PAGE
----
One of my recent general observations about religion is that its role in the lives of the younger generation has been deteriorating. While I do not have the numeric data that my fellow blogger arunlikhati is so skilled in collecting to support my claim (I tried to sort out some PEW stats but gave up…), I think many readers will agree with my claim just through each of their personal experiences with the youth, namely children up until high school. I am well aware that this is not the case for all youth and each of us can easily come up with children who do hold their faith close to their hearts. However, I do think that in a society where people share their latest thoughts and status with Facebook and Twitter more often than God, where money and power have become society’s determining factor for success rather than morality, and where Miley Cyrus has become a more influential icon for children than most religious figures, religion certainly has much more competition nowadays especially in finding a place among the youth.
Specifically thinking the problem through a Buddhist perspective, Buddhism seems to be facing problems with how it’s understood among its youth. Technology and media offer extremely effective distractions from and replacements for religion, enticing children with fancy gadgets (i.e. I-Pod, TiVo) and addictive entertainment (i.e. The Jonas Brothers, Grey’s Anatomy). Also, America has so much diversity that Buddhism must “compete” with other, more dominant religions, such as Christianity. Even the ethnic Buddhist, those that are exposed to Buddhism through immigrant parents or parents of Asian ancestry, show either an indifference or misunderstanding of Buddhism. When asked about Buddhism, many identify it as their parent’s religion, not their own. Or, they claim to practice Buddhism through praying to the Buddha – for good grades, good health, and the newest Playstation counsel for Christmas.
Surprisingly, this isn’t something that is only happening in America. Even in Bhutan, a country still mostly undisturbed by Westernization or modernization, faces problems with how Buddhism is understood among their youth. When Bhutanese students were asked why they practice Buddhism, common answers were “To fulfill my desires, get a good job and earn more money,” “Because my parents are Buddhist”, and “Because I was born in Bhutan”. The surprisingly similar responses I hear among the Asian American youth and these Bhutanese children seems to suggest that the misunderstanding of Buddhism is caused by more than American consumerist culture and media.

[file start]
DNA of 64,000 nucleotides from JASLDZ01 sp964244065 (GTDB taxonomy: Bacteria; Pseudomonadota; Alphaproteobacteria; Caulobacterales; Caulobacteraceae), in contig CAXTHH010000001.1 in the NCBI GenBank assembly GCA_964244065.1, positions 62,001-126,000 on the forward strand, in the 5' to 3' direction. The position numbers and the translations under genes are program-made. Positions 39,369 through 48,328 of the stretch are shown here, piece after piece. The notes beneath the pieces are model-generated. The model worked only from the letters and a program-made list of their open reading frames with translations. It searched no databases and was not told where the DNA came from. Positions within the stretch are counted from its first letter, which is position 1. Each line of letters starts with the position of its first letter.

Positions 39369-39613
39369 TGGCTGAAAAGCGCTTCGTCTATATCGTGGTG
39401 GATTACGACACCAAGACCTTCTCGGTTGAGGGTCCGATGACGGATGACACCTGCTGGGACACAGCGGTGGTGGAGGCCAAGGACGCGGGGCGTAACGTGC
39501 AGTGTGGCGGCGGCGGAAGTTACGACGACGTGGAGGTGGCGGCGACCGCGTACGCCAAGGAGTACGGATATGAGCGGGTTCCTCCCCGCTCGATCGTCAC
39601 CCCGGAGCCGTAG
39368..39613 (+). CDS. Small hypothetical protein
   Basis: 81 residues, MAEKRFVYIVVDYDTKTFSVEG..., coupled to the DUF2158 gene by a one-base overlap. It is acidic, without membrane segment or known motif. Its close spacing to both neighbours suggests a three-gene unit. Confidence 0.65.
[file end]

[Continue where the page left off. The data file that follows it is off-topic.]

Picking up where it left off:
Even in Tibet, another dominantly-Buddhist country, the Tibetan Buddhist culture experiences the effects of increasing Han cultural presence from China. Tibetans must choose between learning native Tibetan or national Mandarin, wearing padded gowns or fashioned jeans, and eating roasted barley or fried rice. And because of job and education opportunities, many young Tibetans have little choice but to prioritize and set their native Tibetan culture, including Buddhism, aside for the more widely practiced Han culture.
And while the Bhutanese blame the monastic institutions, Tibetans blame the Chinese, and I blame American consumerist culture, maybe the true reason why Buddhism faces such odds in developing faithful, knowledgable youth, even in Buddist concentrated areas, is simply because times are changing. From dating to reading the Dharma, nearly everything can be done on the Internet now. In this generation, the youth communicate through text messages, Facebook wall posts, and AIM instant messages. They express themselves through emoticons and profiles, identify themselves with online communities and Facebook groups, and voice concerns through forums and blogs (like us!). Now surely, with times changing, maybe Buddhism needs to change with it. I find the amount of free Buddhist resources on the Internet and the communities established online amazing but mainly targeted towards an older audience. If Buddhists can use what had been a distraction as a teaching tool or a way to appeal to the youth, maybe things will start to change.